Cincinnati Edition: What does work look like after COVID?
3 UC professors discuss the future of in-person and remote work
After the COVID-19 pandemic upended traditional work structures, employers now are contemplating how they’ll manage their employees whether they’re working in-person or remote.
WVXU’s Cincinnati Edition had three professors from the University of Cincinnati’s Carl H. Lindner College of Business — Michael Fry, PhD, professor of operations, business analytics and information systems and academic director of the Center for Business Analytics; Suzanne Masterson, PhD, associate dean, Faculty, Research & Lindner Culture, and professor, Department of Management; and Jane Sojka, PhD, professor-educator and marketing undergraduate program director, Department of Marketing — joined host Lucy May to discuss the future of work.
During the pandemic, many companies actually saw an increase in productivity when their employees started working from home. However, data suggests productivity plunged during the first half of 2022.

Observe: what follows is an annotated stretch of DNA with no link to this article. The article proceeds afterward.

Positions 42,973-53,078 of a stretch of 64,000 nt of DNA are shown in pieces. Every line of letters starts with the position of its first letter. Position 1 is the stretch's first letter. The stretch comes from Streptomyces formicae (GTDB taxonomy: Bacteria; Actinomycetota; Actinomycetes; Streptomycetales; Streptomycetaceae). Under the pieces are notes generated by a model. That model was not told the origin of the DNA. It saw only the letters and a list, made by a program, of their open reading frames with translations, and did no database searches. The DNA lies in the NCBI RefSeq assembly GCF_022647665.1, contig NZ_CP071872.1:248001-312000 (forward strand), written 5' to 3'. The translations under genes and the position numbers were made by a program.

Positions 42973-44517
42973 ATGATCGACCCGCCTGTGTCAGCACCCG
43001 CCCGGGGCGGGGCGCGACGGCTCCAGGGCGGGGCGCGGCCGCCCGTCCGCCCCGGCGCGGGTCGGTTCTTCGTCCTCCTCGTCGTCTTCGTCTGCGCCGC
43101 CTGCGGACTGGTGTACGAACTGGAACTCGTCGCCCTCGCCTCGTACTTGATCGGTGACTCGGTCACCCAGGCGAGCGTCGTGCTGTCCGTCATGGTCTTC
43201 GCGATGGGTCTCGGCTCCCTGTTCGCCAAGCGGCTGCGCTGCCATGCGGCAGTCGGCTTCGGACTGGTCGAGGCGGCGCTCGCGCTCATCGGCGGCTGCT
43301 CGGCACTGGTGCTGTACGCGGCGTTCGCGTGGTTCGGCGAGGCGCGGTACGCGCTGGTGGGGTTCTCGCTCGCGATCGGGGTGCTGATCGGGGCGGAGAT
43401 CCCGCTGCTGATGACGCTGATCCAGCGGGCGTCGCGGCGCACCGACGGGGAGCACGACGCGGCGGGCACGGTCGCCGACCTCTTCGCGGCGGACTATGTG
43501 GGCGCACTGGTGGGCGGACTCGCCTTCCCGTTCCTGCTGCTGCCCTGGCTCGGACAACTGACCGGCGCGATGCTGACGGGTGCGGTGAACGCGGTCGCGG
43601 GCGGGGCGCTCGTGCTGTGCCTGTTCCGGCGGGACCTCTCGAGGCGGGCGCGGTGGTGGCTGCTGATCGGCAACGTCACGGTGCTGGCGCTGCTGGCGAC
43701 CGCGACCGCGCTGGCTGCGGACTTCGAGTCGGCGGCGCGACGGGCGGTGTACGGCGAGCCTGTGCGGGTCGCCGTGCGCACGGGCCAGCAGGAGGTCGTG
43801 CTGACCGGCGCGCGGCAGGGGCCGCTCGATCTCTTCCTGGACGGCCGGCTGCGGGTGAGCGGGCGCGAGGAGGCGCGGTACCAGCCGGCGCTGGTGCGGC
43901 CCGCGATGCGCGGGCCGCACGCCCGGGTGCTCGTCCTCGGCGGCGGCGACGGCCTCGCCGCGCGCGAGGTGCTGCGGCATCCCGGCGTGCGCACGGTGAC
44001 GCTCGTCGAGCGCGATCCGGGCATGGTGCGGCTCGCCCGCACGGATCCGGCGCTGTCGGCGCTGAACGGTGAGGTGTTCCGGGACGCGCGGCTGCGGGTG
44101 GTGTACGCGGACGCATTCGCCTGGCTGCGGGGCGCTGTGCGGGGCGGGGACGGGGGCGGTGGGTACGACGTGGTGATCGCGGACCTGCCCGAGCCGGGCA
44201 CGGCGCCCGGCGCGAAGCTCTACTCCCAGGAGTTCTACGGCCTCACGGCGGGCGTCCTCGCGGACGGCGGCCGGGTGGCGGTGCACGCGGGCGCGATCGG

“The data around this is incredibly mixed and contradictory,” Fry said. “We saw huge productivity gains a year ago, and now as you’ve pointed out we’ve seen the largest drop in productivity since World War II. I think companies are trying to figure out exactly what does it mean to have so much of our workforce remote.”
Some workers enjoy working from home while others want to return to in-person work, as evidenced by one caller who said he never wants to return to the office and another who said he cherishes his time with his colleagues.
“I think we have a spectrum of individual differences in terms of people who want and value that sense of community at work and others at the other end who consider work a means of earning pay and not necessarily a key part of their identity or their social community,” Masterson said.
While individual preferences largely account for the differences in wanting to work remotely or in-person, one group that overwhelming wants in-person interaction is those who work in sales.
“The people who were really hurting during COVID were the outside sales people,” Sojka said. “Not because of the office — because they’re never in an office. If you’re in outside sales, we don’t want you in the office; we want you in front of your customers. But they thrive on building relationships. That is their lifeblood.”
Featured image at top: From left, Michael Fry, Jane Sojka and Suzanne Masterson. Photo by Andrew Higley/UC Marketing + Brand
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